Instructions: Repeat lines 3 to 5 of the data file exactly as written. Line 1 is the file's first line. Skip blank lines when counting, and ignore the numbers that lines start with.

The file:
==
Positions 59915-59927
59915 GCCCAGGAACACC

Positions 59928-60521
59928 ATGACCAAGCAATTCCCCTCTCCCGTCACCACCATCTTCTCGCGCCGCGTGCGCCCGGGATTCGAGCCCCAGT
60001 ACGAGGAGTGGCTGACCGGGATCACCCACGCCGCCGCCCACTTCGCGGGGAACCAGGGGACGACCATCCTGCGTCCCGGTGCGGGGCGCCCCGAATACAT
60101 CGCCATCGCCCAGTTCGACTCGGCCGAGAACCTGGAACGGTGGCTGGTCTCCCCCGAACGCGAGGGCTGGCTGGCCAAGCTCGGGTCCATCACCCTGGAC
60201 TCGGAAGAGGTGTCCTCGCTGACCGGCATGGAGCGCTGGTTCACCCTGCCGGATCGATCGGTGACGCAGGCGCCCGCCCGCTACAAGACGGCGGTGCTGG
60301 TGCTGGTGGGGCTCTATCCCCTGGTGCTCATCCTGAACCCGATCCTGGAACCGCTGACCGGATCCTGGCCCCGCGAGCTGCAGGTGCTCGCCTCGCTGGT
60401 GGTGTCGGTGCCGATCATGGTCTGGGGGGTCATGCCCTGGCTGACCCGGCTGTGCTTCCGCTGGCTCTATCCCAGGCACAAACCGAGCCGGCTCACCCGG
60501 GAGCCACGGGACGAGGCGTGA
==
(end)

Positions 59928-60521
59928 ATGACCAAGCAATTCCCCTCTCCCGTCACCACCATCTTCTCGCGCCGCGTGCGCCCGGGATTCGAGCCCCAGT
60001 ACGAGGAGTGGCTGACCGGGATCACCCACGCCGCCGCCCACTTCGCGGGGAACCAGGGGACGACCATCCTGCGTCCCGGTGCGGGGCGCCCCGAATACAT